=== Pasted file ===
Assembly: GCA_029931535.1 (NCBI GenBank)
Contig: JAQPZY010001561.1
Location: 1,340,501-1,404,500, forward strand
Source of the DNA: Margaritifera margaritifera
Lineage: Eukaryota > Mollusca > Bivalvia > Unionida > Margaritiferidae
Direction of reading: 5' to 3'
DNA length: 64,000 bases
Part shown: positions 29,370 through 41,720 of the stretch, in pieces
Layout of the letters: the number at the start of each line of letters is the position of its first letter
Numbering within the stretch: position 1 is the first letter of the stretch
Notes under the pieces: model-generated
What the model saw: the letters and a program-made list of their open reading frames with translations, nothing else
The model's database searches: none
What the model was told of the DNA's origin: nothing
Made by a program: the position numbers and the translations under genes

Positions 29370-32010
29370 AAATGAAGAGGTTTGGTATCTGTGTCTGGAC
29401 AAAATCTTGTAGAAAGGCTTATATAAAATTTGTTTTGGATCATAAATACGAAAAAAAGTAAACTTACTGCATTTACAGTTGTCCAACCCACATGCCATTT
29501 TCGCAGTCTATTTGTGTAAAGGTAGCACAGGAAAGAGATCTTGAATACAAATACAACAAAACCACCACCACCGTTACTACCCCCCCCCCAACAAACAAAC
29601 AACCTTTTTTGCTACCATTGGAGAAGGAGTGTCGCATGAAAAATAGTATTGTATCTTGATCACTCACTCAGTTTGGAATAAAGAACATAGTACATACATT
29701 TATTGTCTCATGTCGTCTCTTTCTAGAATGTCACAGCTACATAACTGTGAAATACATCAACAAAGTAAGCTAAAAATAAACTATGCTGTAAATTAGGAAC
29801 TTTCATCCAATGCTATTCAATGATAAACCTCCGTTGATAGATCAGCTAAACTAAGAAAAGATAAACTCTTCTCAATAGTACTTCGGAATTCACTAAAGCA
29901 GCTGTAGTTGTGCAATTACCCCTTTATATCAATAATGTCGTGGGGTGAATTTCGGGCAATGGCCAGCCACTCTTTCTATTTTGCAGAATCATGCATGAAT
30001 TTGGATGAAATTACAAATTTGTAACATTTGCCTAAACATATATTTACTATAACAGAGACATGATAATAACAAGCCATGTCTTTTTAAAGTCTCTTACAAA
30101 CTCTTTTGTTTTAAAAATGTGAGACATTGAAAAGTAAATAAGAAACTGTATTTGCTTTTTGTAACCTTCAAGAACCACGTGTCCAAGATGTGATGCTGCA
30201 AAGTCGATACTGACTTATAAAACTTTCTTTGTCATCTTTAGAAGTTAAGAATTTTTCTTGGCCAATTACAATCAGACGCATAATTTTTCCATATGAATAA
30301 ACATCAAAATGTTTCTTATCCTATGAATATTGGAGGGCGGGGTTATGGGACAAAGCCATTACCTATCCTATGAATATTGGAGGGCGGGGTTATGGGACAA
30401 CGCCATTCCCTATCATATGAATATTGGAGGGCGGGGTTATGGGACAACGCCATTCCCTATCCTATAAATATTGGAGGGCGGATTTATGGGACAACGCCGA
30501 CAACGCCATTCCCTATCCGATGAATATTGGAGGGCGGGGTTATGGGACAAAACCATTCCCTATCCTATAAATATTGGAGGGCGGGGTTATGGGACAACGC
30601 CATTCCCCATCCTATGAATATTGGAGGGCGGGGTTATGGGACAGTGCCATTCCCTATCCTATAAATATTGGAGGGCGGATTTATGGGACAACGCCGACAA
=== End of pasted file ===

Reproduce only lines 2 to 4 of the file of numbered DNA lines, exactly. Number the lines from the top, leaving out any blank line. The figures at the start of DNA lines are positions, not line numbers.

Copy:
Contig: JAQPZY010001561.1
Location: 1,340,501-1,404,500, forward strand
Source of the DNA: Margaritifera margaritifera